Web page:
Kaleigh Moore, freelance writer and ecommerce specialist, sees AI-powered personalization becoming increasingly relevant in 2020:
“As brands harness and leverage more data, they’ll be able to create incredibly relevant experiences for shoppers that feel tailor-made.”
Today, many consumers are more aware that ecommerce sites are collecting personal data, which puts them at risk. Because of this, experts have mixed feelings about the benefits of big data and how it affects the personalized shopping experience.
Luis Catter, Conversion Rate Optimization Expert at Kensium Solutions, has his own predictions for how personalization will continue to evolve alongside data concerns:
“As the tech giants continue to expand and bring more services in-house, personalization will eventually make its way to the internet of things. In addition to seeing suggestions on search engines or shopping platforms, we’ll also see them on our thermostats and our doorbell cameras. However, with some of the legislation being enacted, we’ll be able to opt out of it. This will create an interesting dichotomy — people who have ultra-personalized experiences and those who do not. This will have interesting impacts on how we as marketers are able to reach new users.”
Chatbots interact with online shoppers much like an in-store sales associate would do. Today's shopper wants to be able to find and buy a product in just a few clicks, and if they can't, they get frustrated. This is where a chatbot can step in and save the sale.
Experts predict that 80% of businesses will be using chatbots in 2020.
Shane Barker, Founder and CEO of ecommerce thought leadership blog shanebarker.com/blog posits:
“Chatbots are all the rage today for customer support. However, I think they’ll drastically change the way people shop online. They’ll become one of the most important marketing tools. In the retail space, self-checkout kiosks will probably become the norm and in-store marketing will increase.”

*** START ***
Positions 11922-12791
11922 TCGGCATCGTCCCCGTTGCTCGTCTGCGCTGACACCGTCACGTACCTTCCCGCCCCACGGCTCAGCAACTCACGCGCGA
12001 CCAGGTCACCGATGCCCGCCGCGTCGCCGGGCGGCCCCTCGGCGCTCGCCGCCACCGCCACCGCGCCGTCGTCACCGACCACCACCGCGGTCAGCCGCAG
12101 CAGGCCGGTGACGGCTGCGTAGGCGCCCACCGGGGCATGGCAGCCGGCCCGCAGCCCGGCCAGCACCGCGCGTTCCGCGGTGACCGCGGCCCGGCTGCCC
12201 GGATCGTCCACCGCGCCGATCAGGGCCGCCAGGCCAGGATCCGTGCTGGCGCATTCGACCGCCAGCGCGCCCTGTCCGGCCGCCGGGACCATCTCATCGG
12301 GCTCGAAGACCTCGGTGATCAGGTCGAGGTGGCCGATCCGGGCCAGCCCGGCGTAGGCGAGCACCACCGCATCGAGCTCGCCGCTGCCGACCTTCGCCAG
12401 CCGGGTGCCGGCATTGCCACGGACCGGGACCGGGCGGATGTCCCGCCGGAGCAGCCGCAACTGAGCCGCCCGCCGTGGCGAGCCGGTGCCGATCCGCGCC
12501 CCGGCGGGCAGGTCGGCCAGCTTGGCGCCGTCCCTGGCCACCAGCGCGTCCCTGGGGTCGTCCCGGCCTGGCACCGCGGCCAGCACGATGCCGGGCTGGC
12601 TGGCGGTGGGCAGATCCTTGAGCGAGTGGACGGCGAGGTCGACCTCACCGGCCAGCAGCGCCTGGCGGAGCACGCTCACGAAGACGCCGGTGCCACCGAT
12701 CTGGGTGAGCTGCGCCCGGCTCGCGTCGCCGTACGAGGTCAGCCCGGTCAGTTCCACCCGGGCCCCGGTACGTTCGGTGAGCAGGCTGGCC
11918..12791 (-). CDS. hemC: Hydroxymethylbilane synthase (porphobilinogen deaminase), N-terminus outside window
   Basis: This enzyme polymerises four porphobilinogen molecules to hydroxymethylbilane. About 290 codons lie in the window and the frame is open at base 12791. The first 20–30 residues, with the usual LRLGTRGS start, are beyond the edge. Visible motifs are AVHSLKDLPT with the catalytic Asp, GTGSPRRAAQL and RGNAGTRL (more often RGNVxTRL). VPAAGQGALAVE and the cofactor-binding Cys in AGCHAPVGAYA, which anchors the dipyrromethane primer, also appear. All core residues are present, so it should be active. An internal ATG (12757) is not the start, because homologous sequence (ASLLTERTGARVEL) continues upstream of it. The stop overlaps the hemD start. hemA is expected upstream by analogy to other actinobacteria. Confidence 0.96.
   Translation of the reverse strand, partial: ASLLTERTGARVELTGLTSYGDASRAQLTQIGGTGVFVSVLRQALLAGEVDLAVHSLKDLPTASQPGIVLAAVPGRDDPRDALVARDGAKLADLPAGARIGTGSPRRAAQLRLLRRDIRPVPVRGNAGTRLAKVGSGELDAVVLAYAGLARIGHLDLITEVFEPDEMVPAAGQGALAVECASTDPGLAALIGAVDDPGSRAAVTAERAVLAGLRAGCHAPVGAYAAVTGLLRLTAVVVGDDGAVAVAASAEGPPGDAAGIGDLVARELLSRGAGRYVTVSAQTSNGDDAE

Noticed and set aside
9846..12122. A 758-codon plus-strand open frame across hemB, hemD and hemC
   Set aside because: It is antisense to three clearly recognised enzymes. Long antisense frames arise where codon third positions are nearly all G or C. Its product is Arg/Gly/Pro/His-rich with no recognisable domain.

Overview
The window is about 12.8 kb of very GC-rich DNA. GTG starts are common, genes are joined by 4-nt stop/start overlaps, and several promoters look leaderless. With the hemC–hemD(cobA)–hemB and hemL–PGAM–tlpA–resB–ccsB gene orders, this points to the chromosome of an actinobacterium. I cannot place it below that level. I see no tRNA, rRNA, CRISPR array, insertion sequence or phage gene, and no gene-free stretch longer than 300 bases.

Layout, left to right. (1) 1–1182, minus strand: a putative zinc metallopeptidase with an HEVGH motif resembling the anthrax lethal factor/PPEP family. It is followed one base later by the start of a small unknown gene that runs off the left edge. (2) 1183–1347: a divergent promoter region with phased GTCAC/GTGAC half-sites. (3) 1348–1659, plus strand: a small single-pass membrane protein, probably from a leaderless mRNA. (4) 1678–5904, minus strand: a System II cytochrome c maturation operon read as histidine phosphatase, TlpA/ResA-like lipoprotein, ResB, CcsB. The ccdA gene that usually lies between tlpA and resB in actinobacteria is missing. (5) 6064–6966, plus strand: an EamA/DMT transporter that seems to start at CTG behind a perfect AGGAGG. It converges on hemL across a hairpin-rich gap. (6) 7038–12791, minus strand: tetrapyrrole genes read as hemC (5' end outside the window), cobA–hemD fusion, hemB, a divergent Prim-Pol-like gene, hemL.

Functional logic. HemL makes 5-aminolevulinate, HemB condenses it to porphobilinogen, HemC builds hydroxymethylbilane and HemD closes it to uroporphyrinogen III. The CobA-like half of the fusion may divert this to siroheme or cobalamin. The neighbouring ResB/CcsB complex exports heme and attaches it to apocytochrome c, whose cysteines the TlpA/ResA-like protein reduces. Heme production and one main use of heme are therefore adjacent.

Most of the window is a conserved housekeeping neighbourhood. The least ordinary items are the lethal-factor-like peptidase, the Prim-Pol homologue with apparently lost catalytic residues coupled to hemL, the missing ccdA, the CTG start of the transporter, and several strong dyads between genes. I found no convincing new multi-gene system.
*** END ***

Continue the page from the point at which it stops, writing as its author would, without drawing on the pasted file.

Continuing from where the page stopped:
Duran Inci, CEO of Optimum7, sees chatbots becoming increasingly personalized to improve the customer experience:
“The same way chatbots are becoming more intuitive, so do I think that personal shopping assistant bots online will become more prevalent, using previous data to help anticipate new products that you’ll like. Similar to Amazon’s suggestions for similar products.”
Mobile shopping allows customers to make purchases from anywhere, which is vital in today's world. However, if your ecommerce site isn't responsive on mobile or through web apps, you'll be missing out on big opportunities. Shoppers who are mobile users want the added convenience, plus the ability to pay digitally.
In 2019, Statista estimated that by the end of 2021, 73% of ecommerce sales will take place on a mobile device.
Corey Dubeau, VP of Marketing at Northern Commerce, is one of many who see “improved quality and more mobile payment integrations” to be a harbinger of change in 2020.
Customers have individual needs when it comes to payment methods, but they might cancel a potential sale if they can't pay how they want on an ecommerce website. Offering a wide variety of ways to pay is a good way to increase conversion rates on mobile devices. Plus, if customers can save their payment information on your site, they'll be able to checkout even faster the next time they make a purchase.
Joe Chilson, Head Writer and Account Manager, 1Digital Agency sees centralization of payments also making strides in 2020:
“Think about how easy it would be to buy a product on any website if, at checkout, you could simply give them an ID unique to you. This unique ID would be for a centralized wallet service that would securely store all your payment info, shipping and billing addresses, preferences, etc. Companies like Apple and PayPal have taken shots at this in the past, but I think it could become more normalized.”
Headless commerce is a solution that allows an online store’s ecommerce platform to be completely decoupled from the frontend presentation layer.
More ecommerce businesses are adopting headless because of its flexibility on the backend, plus the added SEO, content marketing and digital experience capabilities.
LARQ Ecommerce Architect Antonio Kaleb explains: “With headless, we get more control over our content and customer journey through checkout. We had a multi-region need that was solved for with the headless BigCommerce solution, allowing us to combine all of our stores into one single domain, for which we have developed additional features.”